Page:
It looks like the rumor engine is finally starting to churn for the Toronto Blue Jays, and in a good way. On Saturday we saw reports that the Blue Jays were putting together a package to acquire right-hander Jeff Samardzija from the Chicago Cubs, and that sent fans into a tizzy, wondering what kind of return package could be heading back, and hoping that it wouldn’t include either Aaron Sanchez or Marcus Stroman.
Today’s news is a bit more tame, at least in the fact that it will cost the Toronto Blue Jays a bit less in terms of prospects. Money, on the other hand, may be another story.
That is the sort of news that we were expecting to see this winter, as the exploits of last winter were thought to push Toronto to using the free agent market this winter more so than the farm system. However, as Cafardo points out, the free agent market for starting pitching has been slow to develop. However, the signings of both Tim Hudson (two-year, $23 million) and Jason Vargas (four-year, $32 million) are likely to impact the bigger fish left on the market, as we discussed earlier this week.
Nolasco is certainly one of the bigger fish, but he’s still a mid-level talent when compared to Ervin Santana, Matt Garza, and Ubaldo Jimenez. MLB Trade Rumors pegged him as earning a three-year, $36 million deal, with Edwin Jackson‘s four-year, $52 million deal being a ceiling. Given the fact that Vargas secured a four-year deal from the Royals of all teams, Nolasco’s people will likely be looking for the fourth year for their 30-year-old client, which certainly puts Jackson’s deal into play a bit more.
Is that a lot to pay out for a number three or four starter or is Nolasco simply a product of this market? Let’s take a look at his stats a bit.
|162 Game Avg.||14||12||.543||4.37||35||202||214||106||98||24||47||166||94||1.288||3.52|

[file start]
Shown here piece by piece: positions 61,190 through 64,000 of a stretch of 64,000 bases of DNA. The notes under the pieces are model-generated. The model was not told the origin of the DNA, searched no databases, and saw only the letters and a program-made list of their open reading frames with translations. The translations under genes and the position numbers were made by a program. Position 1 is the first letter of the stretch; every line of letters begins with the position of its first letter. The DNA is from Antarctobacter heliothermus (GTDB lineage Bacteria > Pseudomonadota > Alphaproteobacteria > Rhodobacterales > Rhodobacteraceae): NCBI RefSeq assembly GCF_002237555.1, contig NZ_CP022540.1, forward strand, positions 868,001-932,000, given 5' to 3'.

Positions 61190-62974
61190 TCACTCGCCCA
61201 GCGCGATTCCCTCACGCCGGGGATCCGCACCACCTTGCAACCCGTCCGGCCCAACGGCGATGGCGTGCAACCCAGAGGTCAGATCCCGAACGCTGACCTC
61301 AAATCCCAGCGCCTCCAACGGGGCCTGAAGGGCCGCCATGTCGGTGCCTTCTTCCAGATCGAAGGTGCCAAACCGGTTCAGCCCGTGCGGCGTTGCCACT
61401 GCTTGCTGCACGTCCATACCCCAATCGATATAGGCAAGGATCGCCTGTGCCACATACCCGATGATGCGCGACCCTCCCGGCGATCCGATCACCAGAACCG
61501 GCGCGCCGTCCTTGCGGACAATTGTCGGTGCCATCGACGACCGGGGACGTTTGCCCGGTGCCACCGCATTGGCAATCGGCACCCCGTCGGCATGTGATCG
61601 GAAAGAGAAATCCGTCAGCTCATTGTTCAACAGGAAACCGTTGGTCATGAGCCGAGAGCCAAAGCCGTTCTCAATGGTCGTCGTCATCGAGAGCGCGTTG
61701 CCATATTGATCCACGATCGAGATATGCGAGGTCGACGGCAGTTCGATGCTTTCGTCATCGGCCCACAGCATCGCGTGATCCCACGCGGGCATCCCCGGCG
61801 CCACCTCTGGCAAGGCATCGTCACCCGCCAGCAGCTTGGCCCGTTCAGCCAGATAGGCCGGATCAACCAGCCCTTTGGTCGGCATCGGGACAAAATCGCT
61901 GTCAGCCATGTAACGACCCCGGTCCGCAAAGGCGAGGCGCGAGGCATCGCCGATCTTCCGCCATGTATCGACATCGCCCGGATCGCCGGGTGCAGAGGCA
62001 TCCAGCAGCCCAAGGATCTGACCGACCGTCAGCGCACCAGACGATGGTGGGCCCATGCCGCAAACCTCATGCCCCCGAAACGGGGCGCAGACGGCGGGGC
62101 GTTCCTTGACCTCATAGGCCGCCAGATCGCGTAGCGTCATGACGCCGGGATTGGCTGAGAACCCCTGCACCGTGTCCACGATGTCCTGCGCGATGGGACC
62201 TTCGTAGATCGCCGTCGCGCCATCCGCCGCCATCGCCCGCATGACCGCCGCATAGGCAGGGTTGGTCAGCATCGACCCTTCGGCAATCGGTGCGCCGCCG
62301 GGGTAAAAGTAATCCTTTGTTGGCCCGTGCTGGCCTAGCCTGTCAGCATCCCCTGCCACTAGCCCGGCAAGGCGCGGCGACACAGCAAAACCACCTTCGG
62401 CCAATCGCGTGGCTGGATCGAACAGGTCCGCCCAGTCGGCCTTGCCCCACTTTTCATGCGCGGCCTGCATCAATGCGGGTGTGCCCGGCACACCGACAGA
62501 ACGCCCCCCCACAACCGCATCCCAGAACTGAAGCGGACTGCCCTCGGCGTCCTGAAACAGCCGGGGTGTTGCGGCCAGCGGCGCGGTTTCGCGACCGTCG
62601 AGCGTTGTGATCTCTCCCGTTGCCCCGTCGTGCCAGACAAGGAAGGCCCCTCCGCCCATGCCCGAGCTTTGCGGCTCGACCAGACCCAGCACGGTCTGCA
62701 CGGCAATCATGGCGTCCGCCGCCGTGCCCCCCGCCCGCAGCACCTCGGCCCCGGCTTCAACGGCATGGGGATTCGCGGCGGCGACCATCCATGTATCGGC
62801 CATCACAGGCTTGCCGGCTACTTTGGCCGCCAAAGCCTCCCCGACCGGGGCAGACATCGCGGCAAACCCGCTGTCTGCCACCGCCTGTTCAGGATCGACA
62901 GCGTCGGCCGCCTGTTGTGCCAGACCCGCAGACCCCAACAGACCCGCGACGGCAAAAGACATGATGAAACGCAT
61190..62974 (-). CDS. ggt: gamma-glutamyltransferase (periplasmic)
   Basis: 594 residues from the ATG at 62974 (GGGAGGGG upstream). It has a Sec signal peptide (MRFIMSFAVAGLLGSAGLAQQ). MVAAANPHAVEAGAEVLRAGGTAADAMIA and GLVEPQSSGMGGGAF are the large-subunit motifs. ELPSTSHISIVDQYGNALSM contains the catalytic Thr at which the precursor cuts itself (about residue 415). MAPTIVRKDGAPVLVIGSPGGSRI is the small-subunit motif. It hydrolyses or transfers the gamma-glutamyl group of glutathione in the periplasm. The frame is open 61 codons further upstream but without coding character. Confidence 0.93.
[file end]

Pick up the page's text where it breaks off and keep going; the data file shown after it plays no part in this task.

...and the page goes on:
As you can see from his stats above, he’s been a fairly consistent arm, limiting his walks. But his ERA and ERA+ are fairly mediocre considering he has never pitched in a good hitters’ environment, which we obviously know that Rogers Centre is.
However, he’s also played on some fairly poor teams, which has to be taken into consideration as well.
Upon a closer look, courtesy of FanGraphs, Nolasco does have some traits that could paint a better picture. While his lifetime ERA is 4.37, Nolasco has put up a lifetime xFIP of 3.75 and a SIERA of 3.80, which means that he’s actually been slightly better than the defenses behind him. That’s particularly important for a pitcher than has a groundball rate of 41.7% over his career.
Toronto looks to put a strong infield behind their pitchers next season, and the return of Colby Rasmus in center field will certainly make them strong up the middle with Jose Reyes and Ryan Goins as well.
Whether that adds up to a pitcher who could be looking at a four-year deal with an AAV of between $12 million and $14 million, that will need to be Toronto’s decision. However, the Blue Jays are paying Mark Buehrle an AAV of $18.5 million over the next two seasons for similar qualities.
It’s just that kind of market.